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Thursday, July 24, 2008

Live - from St. Stephen's Parish, Hackington

It's quiet today, thank the sweet baby Jesus and all the angels that sing him to sleep. The bishops and the Integrity film crew are all up in London today for the Millennium Development Goals March. Well, actually, it looked more like a 'stroll' on the telly. All very proper and contained, with deliberate restraint.

Later, they'll have proper tea with the Queen at Buckingham Palace. All in good order, you know.

So, let me take this quiet time to show you around a bit.

The above is the entrance into St. Stephen's, Hackington, our gracious host while we're here in Canterbury. It's a delightfully typical English church, completely surrounded by the parish cemetery - or, as they like to say here "all the saints, who from their labours rest."

There are so many fascinating graves, some so old the names are no longer legible. One is of a 15 year old boy, "Killed (not died) in an accident," it reads, in 1854 and then, sadly: "He will not grow old." The grief his parents' bore is still palpable all these centuries later, isn't it?

One is of a 3 month old girl, died in 1867 on which is noted: "Of such is the Kingdom of God."

There's also this plaque in the church which reads: "On the south side of the chancel and within the rails lie the remains of Mr. William Bunce of Camberwell, Surrey. Son of the Rev. John Bunce. Formerly vicar of this parish for more than half a century and of Mr. William Carter also of Camberwell and a native of the City of Lichfield. The former died 22 August 1831 aged 76 years and the later, 2 September 1836 aged 83 years. They had lived in a course of uninterrupted friendship for sixty years. And in the grave they are not divided."

Whew! Makes my eyes sweat. You can read the "Cardinal Newman/Fr. Ambrose St. John version of this in The Lambeth Witness, Issue 3, July 23.

Bring your tissues.

The Parish Hall where we are working is just across the way from the church. Lovely, actually. The neighborhood is bustling with traffic and kids on bikes.

Here's the view up the road toward University of Kent. There's a most dangerous "traffic calming" thingy to the far left of the picture which you can't see. The British love "roundabouts" and "traffic calming" which I suppose is necessary when you drive as they do - not only on the wrong side of the road (tee hee), but also like veritable bats out of hell.

No joke. I drive in the passenger seat with my 'eyes wide shut', as it were, most of the time. No wonder they need something to calm the traffic.

You can see the Beverlie Pub up there on the right.

Here it is. They have amazing fish 'n chips (Though not wrapped in newspaper. Against the law, you know. Pity about that, in'it?), but I was told they charge too much. Seven pounds and a half. You can get them around town for three pounds and a half. Or I'm told.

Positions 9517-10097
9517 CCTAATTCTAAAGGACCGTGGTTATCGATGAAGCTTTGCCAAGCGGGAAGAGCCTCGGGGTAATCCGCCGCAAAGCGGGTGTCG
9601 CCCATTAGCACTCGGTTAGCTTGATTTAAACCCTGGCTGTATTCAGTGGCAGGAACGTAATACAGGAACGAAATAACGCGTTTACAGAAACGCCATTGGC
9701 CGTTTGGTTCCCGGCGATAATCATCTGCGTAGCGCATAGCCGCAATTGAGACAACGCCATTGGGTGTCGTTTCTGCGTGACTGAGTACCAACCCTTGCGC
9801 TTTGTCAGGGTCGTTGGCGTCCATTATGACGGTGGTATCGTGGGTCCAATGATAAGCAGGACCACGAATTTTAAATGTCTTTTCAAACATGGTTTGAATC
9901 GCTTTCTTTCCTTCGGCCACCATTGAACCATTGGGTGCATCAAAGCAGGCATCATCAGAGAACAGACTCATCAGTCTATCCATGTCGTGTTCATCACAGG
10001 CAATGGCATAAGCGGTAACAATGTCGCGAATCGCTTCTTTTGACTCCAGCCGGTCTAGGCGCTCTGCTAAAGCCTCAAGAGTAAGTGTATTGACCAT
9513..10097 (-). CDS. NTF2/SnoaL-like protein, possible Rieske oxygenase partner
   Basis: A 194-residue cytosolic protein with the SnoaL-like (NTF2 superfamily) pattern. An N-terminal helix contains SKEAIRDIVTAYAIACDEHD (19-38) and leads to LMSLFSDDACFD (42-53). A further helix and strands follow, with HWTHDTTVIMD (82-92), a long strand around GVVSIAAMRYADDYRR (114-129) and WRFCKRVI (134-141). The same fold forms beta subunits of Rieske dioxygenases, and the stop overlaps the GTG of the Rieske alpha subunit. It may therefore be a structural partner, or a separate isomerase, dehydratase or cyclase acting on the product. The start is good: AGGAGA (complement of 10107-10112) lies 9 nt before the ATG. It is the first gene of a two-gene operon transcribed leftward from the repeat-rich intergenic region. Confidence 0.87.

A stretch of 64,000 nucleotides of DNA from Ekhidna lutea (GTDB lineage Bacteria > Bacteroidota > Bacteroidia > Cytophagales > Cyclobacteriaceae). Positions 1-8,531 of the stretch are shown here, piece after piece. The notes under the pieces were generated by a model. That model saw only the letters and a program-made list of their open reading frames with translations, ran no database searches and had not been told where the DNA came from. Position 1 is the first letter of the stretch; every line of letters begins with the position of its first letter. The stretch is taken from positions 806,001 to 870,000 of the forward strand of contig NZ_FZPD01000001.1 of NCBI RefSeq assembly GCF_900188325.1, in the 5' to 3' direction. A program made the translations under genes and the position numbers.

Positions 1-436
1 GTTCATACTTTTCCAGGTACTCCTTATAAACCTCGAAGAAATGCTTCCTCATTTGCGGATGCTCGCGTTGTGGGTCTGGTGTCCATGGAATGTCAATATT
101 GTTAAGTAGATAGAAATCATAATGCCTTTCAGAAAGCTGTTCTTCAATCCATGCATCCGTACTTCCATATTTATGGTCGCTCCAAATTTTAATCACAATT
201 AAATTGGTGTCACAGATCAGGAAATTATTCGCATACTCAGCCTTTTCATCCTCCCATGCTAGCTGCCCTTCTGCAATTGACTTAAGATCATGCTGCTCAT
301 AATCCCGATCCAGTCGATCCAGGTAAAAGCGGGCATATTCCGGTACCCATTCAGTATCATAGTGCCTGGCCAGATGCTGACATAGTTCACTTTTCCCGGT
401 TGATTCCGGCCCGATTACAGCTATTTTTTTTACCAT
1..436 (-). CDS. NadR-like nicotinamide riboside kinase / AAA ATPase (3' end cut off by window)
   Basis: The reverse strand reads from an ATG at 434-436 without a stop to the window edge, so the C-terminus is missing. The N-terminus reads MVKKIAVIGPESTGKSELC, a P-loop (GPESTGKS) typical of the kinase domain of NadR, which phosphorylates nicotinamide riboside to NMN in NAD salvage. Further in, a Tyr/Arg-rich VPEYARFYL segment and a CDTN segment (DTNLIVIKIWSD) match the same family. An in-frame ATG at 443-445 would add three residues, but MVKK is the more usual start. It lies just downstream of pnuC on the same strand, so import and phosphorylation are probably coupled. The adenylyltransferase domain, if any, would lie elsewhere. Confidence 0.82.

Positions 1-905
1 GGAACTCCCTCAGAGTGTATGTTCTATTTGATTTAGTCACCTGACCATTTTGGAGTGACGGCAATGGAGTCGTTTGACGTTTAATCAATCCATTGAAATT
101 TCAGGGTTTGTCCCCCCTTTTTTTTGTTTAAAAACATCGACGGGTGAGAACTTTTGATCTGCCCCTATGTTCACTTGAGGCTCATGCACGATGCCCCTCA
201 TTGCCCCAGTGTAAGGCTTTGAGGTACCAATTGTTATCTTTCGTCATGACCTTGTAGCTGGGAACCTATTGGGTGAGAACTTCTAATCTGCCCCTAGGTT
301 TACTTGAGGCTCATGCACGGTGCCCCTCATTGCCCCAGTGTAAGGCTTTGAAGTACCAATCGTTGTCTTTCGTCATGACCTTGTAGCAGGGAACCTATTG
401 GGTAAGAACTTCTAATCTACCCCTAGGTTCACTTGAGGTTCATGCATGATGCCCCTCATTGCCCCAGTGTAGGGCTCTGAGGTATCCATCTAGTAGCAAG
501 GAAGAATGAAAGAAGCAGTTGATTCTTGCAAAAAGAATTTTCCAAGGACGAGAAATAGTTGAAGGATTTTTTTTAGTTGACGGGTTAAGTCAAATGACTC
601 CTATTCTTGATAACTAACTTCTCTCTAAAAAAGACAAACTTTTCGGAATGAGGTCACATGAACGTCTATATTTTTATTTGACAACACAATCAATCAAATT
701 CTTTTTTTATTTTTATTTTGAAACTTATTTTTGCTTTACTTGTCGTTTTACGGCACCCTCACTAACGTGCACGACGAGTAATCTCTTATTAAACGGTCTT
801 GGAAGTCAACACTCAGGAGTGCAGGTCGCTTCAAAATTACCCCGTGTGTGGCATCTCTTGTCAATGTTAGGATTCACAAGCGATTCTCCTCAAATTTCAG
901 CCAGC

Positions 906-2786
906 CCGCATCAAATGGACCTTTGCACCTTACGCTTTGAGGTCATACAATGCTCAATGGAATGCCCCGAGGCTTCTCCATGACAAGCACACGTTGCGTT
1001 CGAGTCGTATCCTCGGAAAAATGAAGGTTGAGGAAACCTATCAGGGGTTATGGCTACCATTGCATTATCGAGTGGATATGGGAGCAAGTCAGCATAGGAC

No matter. Either way, the dollar is so far down in value it costs twice as much as you might get it at home. Thanks, Shrub.

Here's Jon Richardson, hard at work. No. Honestly. He's one of the hardest working folk around here.

I am absolutely convinced that if we asked John Clinton Bradley, the coordinator of the Communications Center, to get together with Jon Richardson to try and find an end to the War in Iraq, our troops would be home at the start of the new school year.

The communications place is a whirl of intense activity. Folks from Changing Attitudes UK and Changing Attitudes Nigeria work together with Inclusive Church UK, Integrity USA, TransEpiscopal, Episcopal Women's Caucus, the Chicago Consultation and a list of other groups I can't think of this very red hot second.

There's Jon Richardson, John Clinton Bradley, Carol Cole Flanagan, EWC and Chicago Consultation, and Susan Russell, all hard at work.

Ah, yes, and finally, one snap of the Market Place, which is twice as big as I remembered it from 10 years ago. Lots more booths hawking lots of stuff - the usual coffee mugs, baseball caps, etc. to purchase, lots and lots of organizations happy to tell you about their work and ministry.

This is the Changing Attitude/Integrity space which features lovely, comfortable love seat (of course!) and overstuffed chairs where one can sit down and have a chat and visit. Bishops wander by when they're not in session ('Indaba Groups") - some averting their eyes as if to avoid the "cooties" and others sitting down and engaging in fairly intense conversation.

This is our film crew, Cynthia Black and Katie Sherrod with long-time Integrity NY saint, Phil Nicholson, packing up after filming one of Bishop Gene's visit to the Market Place.

It's an amazing experience. The excitement that surrounds one of his visits is like unto a 'rock star'. Everyone wants to tell him how much they admire him and to thank him for his courage and witness. The nice fellow over at the Coffee stand made a latte just for Bishop Gene and absolutely insisted that he take it for free. He did so with tears in his eyes saying, "It's an honor to serve you, sir."

It's hard not to get all girly-burbly when this happens.

If only the rest of the Anglican Communion could see this.